$199 for DJ Party Package from Scorpio Entertainment ($428 Value)

Columbia Heights

Value Discount You Save
$428 54% $229
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In a Nutshell

DJs keep guests dancing and having fun at parties, armed with more than 15,000 songs, fog machines, bubble machines, and glow bracelets

The Fine Print

Promotional value expires Dec 30, 2014. Amount paid never expires. Limit 1 per person, may buy 1 additional as gift. The gift package is valid for any non-wedding & non-prom event occurring in 2014! Our only black-out dates are 7/4/14, 10/31/14, and 12/31/14. Offer valid in DC, VA, MD. Event must take place before 12/31/14, one voucher per booking. Event must be booked at least three weeks prior to event date. Merchant is solely responsible to purchasers for the care and quality of the advertised goods and services.

The Deal

$199 for a DJ party package ($428 value)

  • Three hours of DJ services with a two-speaker setup and wireless mics
  • Music library with more than 15,000 tracks
  • Bubble or fog machine
  • Glow bracelets or Hawaiian leis for 100 guests
  • Delivery, setup, breakdown, and pre-event consultation<p>

Catchy Songs: How They Get Stuck in Your Head

Using MRIs, scientists have been able to pinpoint which parts of the brain a catchy song causes to “itch”—but there’s still no way to identify which elements of a song make it stick. Read on to learn more about why some songs just won’t leave your head.

You don’t need to be a neuroscientist to know that Rihanna is a master of mind control. The singer—or at least the producers and songwriters with whom she works—succeeds in part because her songs have a knack for burrowing into listeners’ heads whether they like it or not. But what is it about massive pop hits that appeals to the brain?

Knowing the precise answer to that question would put you in high demand, just like knowing which presidents were secretly left-handed. Consulting companies have attempted to assign “hit scores” to songs based on factors such as tempo, rhythm, and melodic structure, though there’s little data available on whether such algorithms have improved on record executives’ gut instincts. Radio stations often simply go straight to the public, asking survey respondents to rate songs based on 5- to 10-second recordings of each track’s hook without regard as to why the song works.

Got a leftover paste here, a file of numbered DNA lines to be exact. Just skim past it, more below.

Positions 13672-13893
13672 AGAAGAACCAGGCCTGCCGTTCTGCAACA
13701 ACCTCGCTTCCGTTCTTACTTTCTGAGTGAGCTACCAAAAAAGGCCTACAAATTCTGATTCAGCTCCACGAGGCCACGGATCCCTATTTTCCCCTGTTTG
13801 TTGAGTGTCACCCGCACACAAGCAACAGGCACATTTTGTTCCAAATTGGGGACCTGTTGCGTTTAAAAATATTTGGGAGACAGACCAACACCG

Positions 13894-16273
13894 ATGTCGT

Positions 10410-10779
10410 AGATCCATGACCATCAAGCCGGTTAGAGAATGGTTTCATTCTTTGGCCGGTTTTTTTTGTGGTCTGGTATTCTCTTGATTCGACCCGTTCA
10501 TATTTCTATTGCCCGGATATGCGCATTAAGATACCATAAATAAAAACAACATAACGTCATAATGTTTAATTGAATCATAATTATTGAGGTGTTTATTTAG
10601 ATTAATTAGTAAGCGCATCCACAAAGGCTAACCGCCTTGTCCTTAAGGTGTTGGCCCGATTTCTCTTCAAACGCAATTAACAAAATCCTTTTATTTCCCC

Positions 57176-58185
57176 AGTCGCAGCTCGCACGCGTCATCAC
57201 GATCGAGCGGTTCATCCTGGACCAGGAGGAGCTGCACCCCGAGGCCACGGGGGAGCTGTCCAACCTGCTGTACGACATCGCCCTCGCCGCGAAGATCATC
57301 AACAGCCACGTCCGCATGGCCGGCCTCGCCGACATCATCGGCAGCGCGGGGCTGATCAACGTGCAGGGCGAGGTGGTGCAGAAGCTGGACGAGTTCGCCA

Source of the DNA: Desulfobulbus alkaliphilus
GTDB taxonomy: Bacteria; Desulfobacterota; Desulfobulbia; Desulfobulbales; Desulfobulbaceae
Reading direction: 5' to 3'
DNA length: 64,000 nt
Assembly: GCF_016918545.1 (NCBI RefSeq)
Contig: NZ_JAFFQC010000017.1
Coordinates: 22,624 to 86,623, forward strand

MRIs have shown which parts of the brain a catchy song causes to “itch,” although they can’t identify which elements of the song are responsible. Researcher and musician James Kellaris has conducted extensive surveys that suggest a few common qualities: repetition, simplicity of music and lyrics, and an element of the unexpected—such as an odd time signature or a note that suddenly soars above the rest—which may cause the brain to replay the song over and over in the attempt to reconcile the strange element with the sound it had been prepared to hear.

In his book Musicophilia, neuroscientist Oliver Sacks floats one hypothesis for why we got stuck with this feature of the human mind in the first place. Perhaps our brains are susceptible because it was advantageous for early humans to have bird calls, predators’ movements, and other important aural cues on involuntary repeat so that they could recognize them later—or even map their own location using their auditory surroundings instead of leaving a trail of animal bones everywhere.

Merchant Location Map
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    Columbia Heights

    3460 14th Street Northwest

    Washington, DC 20010

    +12025364495

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By purchasing this deal you'll unlock points which can be spent on discounts and rewards. Every 5,000 points can be redeemed for $5 Off your next purchase.
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